Great info and very clear Thank you so much for putting this out there….. I am having my best friend care for my little guy up in BC while I go to Norway is to long of a flight for him so he can’t go with me and I was looking up info this is who I came across your blog 🙂 just what I need to know !!!
Hi Gisela. That sounds like a great trip! I’m glad you found someone you can trust to watch your pup and I’m glad my article helped you in regard to crossing the border.
does my vets pad with his name and adress on it and information a nuff
You’ll need a proof of rabies signed by your veterinarian. The one from my vet does have a letterhead on it (vet’s name and address) but I don’t know if that is necessary. I do think it’s probably important for the vet to give contact information though in case the border guards had questions.
So … what do you do about food if you’re crossing ll the time (e.g., a truck driver)? You would have to have open bags of food to feed the dog.
If it were me, I would just buy small bags and try to bring them across anyway. In my experience, they don’t always ask you about dog food. If they do, be honest. Some border crossing agents won’t care. In a worst-case scenario, you would have to throw it away and buy more when you cross the border.
I have an important question. If I buy a puppy from Canada and the breeder does not want to cross the border. Is it allowed by car to bring the puppy into the us at 9 weeks. Can I do this? All CDC says dog has to be 6mo and with rabies vaccination.
Jessica I called the US customs that borders the thousand island bridge and he said there is an exception that if the puppy is coming from a not high risk country for rabies which Canada is not the puppy can travel to the us without the rabies vaccination if the breeder does a verbal or written statement that says the puppy from birth to the time it was given to me has not left Canada.
Thanks for this information. I have heard conflicting information about this but mostly in regard to flying with a dog. I believe it’s the airline that required the rabies vaccination no matter what. But, as this article is about driving, this is good information to know.
Hi! Thank you for this information.
I am traveling from Canada to the US for a 10 day vacation with my two doxies next week.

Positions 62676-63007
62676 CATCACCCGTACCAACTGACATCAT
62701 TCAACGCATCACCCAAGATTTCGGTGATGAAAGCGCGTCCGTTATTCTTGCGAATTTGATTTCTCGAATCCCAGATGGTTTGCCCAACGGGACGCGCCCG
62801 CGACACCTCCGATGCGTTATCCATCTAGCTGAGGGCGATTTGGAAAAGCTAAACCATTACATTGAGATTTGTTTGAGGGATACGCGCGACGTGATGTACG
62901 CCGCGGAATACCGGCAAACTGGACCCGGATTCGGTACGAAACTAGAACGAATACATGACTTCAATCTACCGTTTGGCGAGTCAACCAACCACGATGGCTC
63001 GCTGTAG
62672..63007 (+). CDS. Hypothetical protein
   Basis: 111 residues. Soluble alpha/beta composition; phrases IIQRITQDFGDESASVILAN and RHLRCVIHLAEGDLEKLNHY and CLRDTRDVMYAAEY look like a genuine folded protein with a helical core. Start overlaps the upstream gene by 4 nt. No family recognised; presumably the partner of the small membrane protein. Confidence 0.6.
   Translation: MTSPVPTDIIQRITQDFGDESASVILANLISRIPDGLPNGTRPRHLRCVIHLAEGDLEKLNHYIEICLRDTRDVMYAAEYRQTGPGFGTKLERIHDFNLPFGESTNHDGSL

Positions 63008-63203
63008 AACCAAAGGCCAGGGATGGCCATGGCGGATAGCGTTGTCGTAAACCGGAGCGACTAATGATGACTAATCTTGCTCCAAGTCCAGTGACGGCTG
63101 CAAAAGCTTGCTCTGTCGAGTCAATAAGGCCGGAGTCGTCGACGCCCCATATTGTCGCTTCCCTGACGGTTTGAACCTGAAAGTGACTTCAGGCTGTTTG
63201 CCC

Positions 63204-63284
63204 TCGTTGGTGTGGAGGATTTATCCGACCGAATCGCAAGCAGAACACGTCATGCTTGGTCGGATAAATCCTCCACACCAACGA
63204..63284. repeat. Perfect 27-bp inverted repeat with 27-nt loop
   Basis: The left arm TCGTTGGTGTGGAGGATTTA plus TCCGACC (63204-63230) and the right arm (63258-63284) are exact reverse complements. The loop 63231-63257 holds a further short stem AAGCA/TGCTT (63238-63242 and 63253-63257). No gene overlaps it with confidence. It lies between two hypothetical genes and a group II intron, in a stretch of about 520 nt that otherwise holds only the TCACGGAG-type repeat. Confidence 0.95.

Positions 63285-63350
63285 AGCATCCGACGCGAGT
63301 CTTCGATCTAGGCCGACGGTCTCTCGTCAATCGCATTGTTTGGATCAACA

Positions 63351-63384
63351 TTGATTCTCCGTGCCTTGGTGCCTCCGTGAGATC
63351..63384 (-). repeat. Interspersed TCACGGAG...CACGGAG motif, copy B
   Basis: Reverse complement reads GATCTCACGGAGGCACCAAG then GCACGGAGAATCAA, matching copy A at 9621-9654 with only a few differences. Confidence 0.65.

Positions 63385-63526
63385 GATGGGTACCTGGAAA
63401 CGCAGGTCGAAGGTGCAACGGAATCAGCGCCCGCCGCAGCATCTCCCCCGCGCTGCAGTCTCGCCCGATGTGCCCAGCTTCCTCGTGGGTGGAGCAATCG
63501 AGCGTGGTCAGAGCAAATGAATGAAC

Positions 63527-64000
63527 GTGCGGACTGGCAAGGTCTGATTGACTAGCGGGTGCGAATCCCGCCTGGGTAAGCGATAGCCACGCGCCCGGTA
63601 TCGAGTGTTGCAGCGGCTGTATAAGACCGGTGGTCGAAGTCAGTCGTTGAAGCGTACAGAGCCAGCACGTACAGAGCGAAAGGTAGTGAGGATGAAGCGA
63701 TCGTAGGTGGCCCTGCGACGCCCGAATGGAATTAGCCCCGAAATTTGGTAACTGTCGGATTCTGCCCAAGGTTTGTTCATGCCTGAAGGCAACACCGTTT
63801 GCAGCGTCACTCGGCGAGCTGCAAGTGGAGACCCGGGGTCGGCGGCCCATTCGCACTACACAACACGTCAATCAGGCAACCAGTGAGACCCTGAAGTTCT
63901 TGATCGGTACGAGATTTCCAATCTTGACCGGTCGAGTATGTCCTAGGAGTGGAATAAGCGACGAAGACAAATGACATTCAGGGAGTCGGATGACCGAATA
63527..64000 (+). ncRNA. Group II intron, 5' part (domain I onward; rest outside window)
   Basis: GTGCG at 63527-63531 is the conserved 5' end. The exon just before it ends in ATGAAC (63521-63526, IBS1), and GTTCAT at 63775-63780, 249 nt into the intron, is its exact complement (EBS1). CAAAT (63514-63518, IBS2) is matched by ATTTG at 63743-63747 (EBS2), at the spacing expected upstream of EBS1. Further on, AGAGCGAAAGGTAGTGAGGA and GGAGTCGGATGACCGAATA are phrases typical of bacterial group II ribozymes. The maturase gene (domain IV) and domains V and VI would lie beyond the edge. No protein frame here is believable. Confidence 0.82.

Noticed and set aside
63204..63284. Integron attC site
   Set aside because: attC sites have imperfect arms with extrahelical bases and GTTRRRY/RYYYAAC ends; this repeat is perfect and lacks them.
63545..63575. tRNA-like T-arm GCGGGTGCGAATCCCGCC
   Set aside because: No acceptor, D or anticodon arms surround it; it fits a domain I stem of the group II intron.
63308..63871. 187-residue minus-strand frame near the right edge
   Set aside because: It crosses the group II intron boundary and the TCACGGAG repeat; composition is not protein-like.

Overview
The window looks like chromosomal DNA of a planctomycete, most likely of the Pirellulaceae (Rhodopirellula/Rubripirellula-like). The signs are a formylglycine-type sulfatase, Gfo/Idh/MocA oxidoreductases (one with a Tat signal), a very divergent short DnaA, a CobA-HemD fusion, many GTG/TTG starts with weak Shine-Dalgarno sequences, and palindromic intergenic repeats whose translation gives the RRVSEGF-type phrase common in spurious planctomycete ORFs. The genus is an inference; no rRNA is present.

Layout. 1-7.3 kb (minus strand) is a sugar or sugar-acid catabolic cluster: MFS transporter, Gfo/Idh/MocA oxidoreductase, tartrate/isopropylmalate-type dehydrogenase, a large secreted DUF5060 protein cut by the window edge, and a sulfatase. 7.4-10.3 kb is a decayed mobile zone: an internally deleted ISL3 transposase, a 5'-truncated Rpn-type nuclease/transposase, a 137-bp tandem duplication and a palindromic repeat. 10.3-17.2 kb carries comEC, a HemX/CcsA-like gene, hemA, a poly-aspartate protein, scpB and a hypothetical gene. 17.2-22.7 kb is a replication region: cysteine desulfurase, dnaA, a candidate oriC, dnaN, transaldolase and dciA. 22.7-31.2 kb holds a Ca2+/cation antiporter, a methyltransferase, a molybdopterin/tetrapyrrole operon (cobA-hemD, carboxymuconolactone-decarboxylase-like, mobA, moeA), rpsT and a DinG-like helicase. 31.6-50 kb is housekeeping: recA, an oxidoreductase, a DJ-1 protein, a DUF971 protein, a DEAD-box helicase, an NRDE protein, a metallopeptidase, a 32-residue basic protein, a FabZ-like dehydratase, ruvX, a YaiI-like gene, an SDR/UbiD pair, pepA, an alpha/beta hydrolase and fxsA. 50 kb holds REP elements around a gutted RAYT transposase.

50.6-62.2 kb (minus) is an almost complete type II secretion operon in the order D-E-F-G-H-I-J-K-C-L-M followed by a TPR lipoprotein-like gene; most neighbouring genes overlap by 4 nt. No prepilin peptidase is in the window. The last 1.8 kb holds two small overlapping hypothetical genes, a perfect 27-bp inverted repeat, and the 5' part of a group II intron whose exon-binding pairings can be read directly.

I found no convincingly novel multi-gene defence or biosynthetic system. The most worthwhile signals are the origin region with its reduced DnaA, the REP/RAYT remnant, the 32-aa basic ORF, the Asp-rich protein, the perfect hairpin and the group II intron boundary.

I have my rabies certificates and health certificates for the states that we are visiting that require them.
My question for you is have you ever heard of the US confiscating someones dog a discrepancy in the paperwor? My husband was picking up the rabies certificates today and a lady in the waiting room said “forewarned if the US doesn’t like your paper work they will take your dog with out means of retuning it”. Now I am petrified.
I called Eastport border this morning and while I didn’t ask this information – they didn’t offer it either.
Hi Annette. No, I have never heard of that. Individual US states do not ask to see proof of rabies to gain entry. That is done at the border, if they ask at all. As far as I know, the worst that can happen is that they will not let you enter the country if they are not satisfied with your paperwork.
I’m Canadian and cross the US/Canadian border with my dog all the time. Your experience will depend where you cross – busier borders at Niagara Falls or Detroit will be a different experience than less travelled borders like New Brunswick/Maine. Paperwork proving rabies vaccine is what they are looking for. Canadian guards are more concerned with guns than dogs – that’s why RVs are searched. (Many types of weapons are banned in Canada – and it’s serious. Laws and attitudes are very different between the two countries). Also, keep in mind, guards often ask you questions they know they answer to – a lot of information is attached to your license plate – and they are checking to see if you’re being honest.
Yes, they are very skilled at asking “silly” questions they know the answers to already. I am never doing anything shady but still manage to bungle most of my answers because I am nervous. I guess that means they are doing their job. Ha, ha.
We live in Minnesota and are planning to take our 2 dogs on vacation (driving) to Canada with us for 1 week (and then return to MN). According to the Minnesota Board of Animal Health, “To enter the State of Minnesota, all dogs, cats, and ferrets traveling from other countries require a valid Certificate of Veterinary Inspection (CVI) issued by a licensed/credentialed veterinarian from the country of origin (where the pet is coming from). Each animal listed on the certificate must have a physical examination performed by the signing veterinarian within 30 days of travel and found to be healthy with no signs of infectious, contagious, and/or communicable disease. ” Obviously, we will have the necessary rabies certifications, but has anyone been asked to show a CVI when transporting their pet from Canada to Minnesota?
Hi Chris. In Washington State, those requirements apply to being IMPORTED into the US, not pets traveling with their owners to and from Canada. Obviously, we don’t live in Minnesota so I can’t say for sure that is true for you but I suspect it is. You can always obtain one the first time just in case and then ask the border guard coming back into the US if you need one next time.